Hurting Others Does Not Improve Your Life

Posted by / November 12, 2013 / 0 Comments


Image: Public Domain, Morguefile

Image: Public Domain, Morguefile

The multitude of spammers and dislikers here on Bubblews got me to thinking about abusers. I know, that’s a bit of a leap, but I assure you it makes sense in my head. When you’re taking action of any kind with the intention of harming others physically or emotionally, that’s a form of abuse. Scammers and internet trolls, to me, are low-level abusers.

People who harm others, whether it’s in “small” ways like insults, dislikes, cruel jokes or in “big” ways like long-term psychological or physical abuse, are damaged individuals. They have mental and emotional problems that need to be dealt with so that they can become healthy. It’s unfortunate that people get this way, and unfortunate that they believe their hurtful ways are making their lives better.

Because they feel insecure and helpless to change their lives, they act out and harm others in whatever ways they can. This makes them feel a temporary sense of power and gratification. What it doesn’t do is actually improve their lives in any way. They may get that small sense of control and pleasure, but over time they will need to do more and worse harm to achieve the same feeling. In the process, they only turn the world more against them, thus exacerbating and perpetuating the issue.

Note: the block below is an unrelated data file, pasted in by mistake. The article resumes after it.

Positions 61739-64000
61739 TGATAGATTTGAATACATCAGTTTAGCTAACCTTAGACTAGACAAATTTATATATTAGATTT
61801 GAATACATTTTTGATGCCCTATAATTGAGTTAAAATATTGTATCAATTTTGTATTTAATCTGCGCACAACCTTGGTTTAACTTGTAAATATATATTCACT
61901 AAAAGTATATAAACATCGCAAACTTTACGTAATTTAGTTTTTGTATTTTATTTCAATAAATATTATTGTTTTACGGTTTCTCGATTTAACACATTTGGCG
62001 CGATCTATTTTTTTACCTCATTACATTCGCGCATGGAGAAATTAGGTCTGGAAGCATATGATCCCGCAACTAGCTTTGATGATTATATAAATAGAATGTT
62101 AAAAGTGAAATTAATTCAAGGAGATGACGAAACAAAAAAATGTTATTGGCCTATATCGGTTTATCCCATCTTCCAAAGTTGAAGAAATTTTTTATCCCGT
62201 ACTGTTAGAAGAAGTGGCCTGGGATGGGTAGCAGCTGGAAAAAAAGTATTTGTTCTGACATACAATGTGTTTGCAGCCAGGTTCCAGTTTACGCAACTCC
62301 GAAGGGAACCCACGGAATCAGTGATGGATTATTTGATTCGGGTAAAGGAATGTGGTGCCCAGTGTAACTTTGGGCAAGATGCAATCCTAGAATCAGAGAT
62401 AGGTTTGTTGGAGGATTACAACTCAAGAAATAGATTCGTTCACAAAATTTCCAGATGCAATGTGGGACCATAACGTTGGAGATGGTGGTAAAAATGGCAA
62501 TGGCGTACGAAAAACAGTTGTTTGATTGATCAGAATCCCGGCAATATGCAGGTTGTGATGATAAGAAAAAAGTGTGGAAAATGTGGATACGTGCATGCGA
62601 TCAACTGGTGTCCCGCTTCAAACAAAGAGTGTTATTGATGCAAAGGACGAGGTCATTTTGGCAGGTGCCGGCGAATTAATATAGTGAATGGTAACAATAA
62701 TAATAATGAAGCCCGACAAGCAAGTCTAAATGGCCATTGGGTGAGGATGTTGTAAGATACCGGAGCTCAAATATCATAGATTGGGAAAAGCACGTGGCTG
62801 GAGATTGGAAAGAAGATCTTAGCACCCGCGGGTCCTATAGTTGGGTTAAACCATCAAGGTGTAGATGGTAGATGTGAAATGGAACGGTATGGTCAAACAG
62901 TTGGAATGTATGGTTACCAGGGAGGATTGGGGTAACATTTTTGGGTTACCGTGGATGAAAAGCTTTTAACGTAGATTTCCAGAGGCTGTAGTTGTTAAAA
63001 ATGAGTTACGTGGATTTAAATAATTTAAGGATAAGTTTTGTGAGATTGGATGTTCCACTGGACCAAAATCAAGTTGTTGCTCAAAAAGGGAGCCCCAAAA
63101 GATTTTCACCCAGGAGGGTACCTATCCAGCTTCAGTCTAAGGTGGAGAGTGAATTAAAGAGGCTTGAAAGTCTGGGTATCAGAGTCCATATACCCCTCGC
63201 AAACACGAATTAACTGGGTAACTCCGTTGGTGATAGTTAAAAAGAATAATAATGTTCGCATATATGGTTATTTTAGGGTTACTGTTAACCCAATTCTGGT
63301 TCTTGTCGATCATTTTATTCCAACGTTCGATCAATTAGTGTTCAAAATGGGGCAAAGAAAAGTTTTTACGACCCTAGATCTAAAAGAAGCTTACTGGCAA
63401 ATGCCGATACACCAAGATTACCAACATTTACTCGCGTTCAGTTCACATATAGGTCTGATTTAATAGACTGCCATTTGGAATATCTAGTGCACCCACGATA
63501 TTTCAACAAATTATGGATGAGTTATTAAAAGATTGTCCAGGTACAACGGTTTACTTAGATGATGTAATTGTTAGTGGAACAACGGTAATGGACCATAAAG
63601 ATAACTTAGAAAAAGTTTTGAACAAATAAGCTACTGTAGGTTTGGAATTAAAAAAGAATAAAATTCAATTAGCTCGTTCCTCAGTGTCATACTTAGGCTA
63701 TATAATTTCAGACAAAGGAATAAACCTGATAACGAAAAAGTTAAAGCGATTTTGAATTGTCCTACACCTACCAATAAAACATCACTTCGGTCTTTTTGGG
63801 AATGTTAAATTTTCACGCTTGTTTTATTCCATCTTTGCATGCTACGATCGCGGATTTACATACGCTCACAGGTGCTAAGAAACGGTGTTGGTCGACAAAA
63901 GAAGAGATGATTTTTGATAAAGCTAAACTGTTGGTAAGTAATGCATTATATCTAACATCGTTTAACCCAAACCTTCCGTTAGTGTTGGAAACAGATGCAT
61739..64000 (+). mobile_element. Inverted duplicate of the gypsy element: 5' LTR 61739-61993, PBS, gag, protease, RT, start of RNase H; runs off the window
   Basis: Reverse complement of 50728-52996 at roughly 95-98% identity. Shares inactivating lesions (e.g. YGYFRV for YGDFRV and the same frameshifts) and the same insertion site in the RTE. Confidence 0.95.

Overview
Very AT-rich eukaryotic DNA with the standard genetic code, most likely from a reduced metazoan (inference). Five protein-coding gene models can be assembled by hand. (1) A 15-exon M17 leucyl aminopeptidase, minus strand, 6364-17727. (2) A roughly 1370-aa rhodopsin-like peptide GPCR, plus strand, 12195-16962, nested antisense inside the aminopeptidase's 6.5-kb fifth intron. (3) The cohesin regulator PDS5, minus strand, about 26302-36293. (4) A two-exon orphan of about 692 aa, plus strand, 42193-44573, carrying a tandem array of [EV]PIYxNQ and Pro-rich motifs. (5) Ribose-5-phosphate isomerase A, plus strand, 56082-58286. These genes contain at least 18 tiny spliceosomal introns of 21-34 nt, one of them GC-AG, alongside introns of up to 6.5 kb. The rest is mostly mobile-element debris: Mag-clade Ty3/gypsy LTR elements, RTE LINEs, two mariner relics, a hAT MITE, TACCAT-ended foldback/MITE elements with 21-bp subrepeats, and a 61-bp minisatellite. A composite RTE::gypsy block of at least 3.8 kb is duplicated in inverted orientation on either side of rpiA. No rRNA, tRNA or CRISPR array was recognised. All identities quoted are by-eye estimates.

There is no time when causing emotional or physical harm to another person will improve your life. It will not make you a better person or encourage people to treat you better. It will not break the cycle that is causing you so much pain. The only way to truly change your life is to look within yourself, find the source of the anger or insecurity that causes you to act out, and work to heal those issues. You have to become a better person if you hope to have a better life.

When we see people acting out and harming others, it’s best if we can try to be compassionate. It can be difficult, especially if we’re the one being harmed or the abuse of another is severe. However, understanding that the person is mentally damaged can allow you to try to help them. There may be nothing you can do in a given situation, but there may be. A kind word, some encouragement or simply not playing into their hands may help turn them in the right direction.

About Briana Blair

Artist, writer, ordained interfaith minister, Dr. of Metaphysics and passionate oddball. I love to create, and I love bringing knowledge and joy to others. I've been an artist for 35 years, a writer for 26 and a Pagan for 22. And I'm just getting started!

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